6. Use “memory retrieval cues” — when you proactively approach an employee and ask them to name their diversity contacts, they almost universally come up blank. But if you use “memory retrieval cues,” under what is known as a “Give me 5” approach (championed by myself and Google) you get completely different results. So instead, ask narrow brain stimulating questions that cover specific characteristics like “Name the best diversity engineer who you knew in college” or “Name the best woman manager you ever worked with?” or “Who’s the best female cyber security engineer you know working at Apple? By providing psychological cues, you force the individual to think and focus in a very specific area, and as a result, your odds of getting a great referral increased dramatically.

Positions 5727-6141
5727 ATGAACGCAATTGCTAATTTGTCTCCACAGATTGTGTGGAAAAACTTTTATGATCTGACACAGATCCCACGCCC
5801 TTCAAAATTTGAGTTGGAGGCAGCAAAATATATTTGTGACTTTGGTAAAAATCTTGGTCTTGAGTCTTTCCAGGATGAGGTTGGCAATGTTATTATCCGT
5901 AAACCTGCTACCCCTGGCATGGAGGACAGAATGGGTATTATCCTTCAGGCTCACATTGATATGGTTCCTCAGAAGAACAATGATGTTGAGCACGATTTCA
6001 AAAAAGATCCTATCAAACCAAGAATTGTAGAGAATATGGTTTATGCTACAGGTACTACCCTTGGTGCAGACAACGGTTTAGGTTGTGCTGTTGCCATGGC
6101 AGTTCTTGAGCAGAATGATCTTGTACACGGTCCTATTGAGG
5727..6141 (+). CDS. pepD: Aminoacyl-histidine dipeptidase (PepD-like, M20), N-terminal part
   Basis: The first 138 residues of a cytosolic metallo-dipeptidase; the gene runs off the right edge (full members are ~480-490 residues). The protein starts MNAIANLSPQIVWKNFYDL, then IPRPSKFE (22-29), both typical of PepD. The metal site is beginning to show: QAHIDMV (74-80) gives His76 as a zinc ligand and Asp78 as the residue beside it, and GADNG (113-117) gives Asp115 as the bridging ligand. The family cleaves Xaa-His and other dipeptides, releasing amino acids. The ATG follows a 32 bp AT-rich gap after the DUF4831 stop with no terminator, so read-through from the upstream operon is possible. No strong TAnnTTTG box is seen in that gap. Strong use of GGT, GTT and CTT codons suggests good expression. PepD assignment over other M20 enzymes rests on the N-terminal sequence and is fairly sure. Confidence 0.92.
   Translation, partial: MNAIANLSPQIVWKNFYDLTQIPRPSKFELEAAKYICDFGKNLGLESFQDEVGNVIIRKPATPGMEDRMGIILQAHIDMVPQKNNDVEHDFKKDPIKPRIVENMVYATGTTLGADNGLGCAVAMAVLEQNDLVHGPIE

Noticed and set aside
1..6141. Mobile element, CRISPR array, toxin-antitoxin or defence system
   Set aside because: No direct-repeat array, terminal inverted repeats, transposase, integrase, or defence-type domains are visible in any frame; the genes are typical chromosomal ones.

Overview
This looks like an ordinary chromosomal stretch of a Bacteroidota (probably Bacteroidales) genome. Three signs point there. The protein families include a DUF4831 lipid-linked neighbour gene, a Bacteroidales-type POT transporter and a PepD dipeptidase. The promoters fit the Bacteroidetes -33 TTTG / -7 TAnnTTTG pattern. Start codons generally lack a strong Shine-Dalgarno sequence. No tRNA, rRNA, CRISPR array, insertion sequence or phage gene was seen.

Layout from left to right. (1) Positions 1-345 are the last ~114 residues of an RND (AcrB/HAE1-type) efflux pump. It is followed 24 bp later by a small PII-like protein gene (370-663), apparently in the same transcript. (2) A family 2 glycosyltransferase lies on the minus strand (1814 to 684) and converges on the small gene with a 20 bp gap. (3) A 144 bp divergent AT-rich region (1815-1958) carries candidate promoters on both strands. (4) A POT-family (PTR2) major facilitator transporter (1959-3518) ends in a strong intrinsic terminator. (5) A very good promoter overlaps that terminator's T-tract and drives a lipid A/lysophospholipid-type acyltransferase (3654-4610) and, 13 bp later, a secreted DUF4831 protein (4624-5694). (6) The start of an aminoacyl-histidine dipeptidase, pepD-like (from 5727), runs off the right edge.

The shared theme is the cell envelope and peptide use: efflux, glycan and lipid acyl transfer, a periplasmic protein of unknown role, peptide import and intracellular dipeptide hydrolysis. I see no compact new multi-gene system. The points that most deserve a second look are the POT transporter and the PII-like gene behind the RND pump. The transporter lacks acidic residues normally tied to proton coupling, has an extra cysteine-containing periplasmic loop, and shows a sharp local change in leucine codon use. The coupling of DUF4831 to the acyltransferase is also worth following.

7. A referral toolkit educates the employee — the reality is that most employees, especially technical employees, who attempt to make referrals are not very good at finding and making referrals. Therefore, educate your employees on the best approaches by providing them with a “referral toolkit”. Whirlpool and DaVita have both successfully used employee education toolkits. The toolkit can include the most effective Internet sites and conferences for identifying diversity referral targets and the best approaches for building relationships. The referral toolkit should also include the key selling points of your firm, frequently asked questions, common referral problems, and examples of effective social media profiles and blogs.